Like with many other cancers, doctors will use a grade, to try and get an idea of how the cancer will behave and what treatment individuals may need. The grades of cancer cells are from one to three:
- Grade one (low grade) look most like normal cells
- Grade two look a bit like normal cells
- Grade three (high grade) look very abnormal and not like normal cells.
The NHS explains that if oesophageal cancer is diagnosed at an early stage, it may be possible to cure it with either surgery to remove the affected section of oesophagus and chemotherapy, with or without radiotherapy (chemoradiation), to kill the cancerous cells and shrink the tumour.
However, if oesophageal cancer is diagnosed at a later stage, a cure may not be achievable. In these cases, surgery, chemotherapy and radiotherapy can be used to help keep the cancer under control and relieve any symptoms.
Back in 2020, Professor Wasat Mansoor – a consultant medical oncologist at The Christie NHS Foundation Trust in Manchester and lead trial investigator in the UK – spoke about how research had failed to improve the survival rate of this type of cancer for the past 40 years, but how a new study at the time was set to change this.
At the time, an international study had found a “big, big change”. This was that 10 times as many patients lived for two years when taking a new immunotherapy drug, known as pembrolizumab, compared to those given standard chemotherapy treatment.
In addition, the results of “CheckMate 648” study back in June 2021, which were presented at the American Society of Clinical Oncology (ASCO) conference, reported the benefits of immunotherapy treatments for advanced oesophageal squamous cell carcinoma cancer – an otherwise incurable condition.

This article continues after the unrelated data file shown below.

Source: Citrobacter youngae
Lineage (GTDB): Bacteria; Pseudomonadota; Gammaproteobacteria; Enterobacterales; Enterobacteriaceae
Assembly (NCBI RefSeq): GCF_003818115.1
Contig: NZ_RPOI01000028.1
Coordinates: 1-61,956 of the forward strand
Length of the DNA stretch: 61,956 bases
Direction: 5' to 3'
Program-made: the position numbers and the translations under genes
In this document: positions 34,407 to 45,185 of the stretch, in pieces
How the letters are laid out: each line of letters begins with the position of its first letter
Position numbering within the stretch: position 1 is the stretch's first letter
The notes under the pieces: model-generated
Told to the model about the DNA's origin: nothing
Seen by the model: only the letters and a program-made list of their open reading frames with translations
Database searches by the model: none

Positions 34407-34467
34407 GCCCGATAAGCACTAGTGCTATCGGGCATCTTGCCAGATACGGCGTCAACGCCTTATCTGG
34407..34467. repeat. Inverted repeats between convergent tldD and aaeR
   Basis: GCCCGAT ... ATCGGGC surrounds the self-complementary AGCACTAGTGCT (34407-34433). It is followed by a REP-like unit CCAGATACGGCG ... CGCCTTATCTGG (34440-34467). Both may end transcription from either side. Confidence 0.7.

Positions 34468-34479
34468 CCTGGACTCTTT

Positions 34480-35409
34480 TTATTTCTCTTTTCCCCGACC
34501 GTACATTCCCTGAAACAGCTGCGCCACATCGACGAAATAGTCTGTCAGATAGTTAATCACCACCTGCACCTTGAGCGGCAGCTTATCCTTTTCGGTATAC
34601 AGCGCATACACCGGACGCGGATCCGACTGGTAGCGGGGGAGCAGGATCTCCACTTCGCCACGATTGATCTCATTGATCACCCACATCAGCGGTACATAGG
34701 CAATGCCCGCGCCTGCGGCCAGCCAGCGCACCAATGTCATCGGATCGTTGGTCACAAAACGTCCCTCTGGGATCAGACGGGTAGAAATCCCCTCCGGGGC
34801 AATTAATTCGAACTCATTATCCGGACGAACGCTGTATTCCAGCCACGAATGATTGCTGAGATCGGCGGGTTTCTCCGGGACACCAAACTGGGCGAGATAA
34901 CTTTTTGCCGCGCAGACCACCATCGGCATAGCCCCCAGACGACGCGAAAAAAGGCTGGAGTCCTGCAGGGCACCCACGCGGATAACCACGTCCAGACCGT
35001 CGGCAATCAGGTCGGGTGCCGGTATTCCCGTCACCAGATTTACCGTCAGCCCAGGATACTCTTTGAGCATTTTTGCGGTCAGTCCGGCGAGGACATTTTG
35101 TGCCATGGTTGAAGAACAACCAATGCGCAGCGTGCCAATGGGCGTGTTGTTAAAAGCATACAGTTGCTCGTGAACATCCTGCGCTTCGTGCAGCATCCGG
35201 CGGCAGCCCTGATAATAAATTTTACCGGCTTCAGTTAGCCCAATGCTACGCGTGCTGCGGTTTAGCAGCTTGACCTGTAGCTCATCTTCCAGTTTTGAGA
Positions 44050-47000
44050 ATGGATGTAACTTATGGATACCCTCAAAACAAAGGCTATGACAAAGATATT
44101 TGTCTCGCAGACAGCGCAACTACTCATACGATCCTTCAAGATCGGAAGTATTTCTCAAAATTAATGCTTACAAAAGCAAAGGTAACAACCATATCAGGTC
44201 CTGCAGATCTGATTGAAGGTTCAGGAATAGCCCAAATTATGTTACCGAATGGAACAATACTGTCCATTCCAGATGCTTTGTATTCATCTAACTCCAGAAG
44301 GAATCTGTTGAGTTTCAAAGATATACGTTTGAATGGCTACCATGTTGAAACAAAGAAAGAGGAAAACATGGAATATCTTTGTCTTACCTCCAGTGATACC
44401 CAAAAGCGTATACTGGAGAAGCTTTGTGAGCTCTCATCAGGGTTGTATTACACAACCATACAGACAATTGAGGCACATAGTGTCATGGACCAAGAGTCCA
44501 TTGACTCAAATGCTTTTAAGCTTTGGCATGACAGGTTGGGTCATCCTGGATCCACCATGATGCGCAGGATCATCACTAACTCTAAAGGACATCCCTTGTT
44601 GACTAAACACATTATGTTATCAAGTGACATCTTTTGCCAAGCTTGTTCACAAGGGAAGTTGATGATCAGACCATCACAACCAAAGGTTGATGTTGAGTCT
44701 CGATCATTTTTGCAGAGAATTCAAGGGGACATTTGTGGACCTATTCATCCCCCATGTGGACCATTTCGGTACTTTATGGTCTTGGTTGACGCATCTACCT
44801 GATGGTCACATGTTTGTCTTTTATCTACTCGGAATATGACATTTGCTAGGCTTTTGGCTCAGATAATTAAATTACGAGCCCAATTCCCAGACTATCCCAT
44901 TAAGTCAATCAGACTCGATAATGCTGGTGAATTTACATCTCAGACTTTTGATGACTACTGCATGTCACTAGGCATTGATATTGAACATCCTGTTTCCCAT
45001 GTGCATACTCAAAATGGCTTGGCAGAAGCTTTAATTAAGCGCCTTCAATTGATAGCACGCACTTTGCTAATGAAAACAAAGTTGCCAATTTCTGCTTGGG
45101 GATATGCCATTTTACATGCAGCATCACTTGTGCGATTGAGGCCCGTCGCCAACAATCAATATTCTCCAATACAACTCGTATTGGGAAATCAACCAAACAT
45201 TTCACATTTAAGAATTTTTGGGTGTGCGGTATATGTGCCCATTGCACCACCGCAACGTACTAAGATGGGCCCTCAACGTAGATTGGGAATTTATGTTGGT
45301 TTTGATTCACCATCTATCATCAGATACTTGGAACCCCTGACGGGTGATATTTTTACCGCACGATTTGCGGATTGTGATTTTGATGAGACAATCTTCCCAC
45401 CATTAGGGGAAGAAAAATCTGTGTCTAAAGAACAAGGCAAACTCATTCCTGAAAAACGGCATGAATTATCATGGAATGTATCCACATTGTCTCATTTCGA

The Royal Marsden reported at the time that 970 patients were randomly selected to receive treatment with immunotherapy and chemotherapy, two immunotherapy drugs, or chemotherapy alone. The trial found patients who received treatment on the two immunotherapy arms had significantly better survival compared to those who received chemotherapy alone.
Dr Ian Chau, Consultant Medical Oncologist at The Royal Marsden and Reader at The Institute of Cancer Research, presented the CheckMate 648 study data at ASCO, said at the time: “After decades of little progress in using chemotherapy for oesophageal cancer, this study has found not one but two new treatment options using immunotherapy to extend life for these patients with this incurable disease. The clinically meaningful improvements in survival of the two treatment regimens highlight immunotherapy’s impact on cancer care and should bring new therapeutic options to a group of patients that are often diagnosed when disease has already spread.”
After Thaw’s death, Hancock released a statement through a family friend, addressing her late husbands death. It said: “We have all been so grateful for the thousands of letters and messages from people wishing him well. Everyone, including the media, have been wonderful during this difficult period and I would like them all to know how much their support and understanding has meant to him and to all of us.”
Source: | This article first appeared on Express.co.uk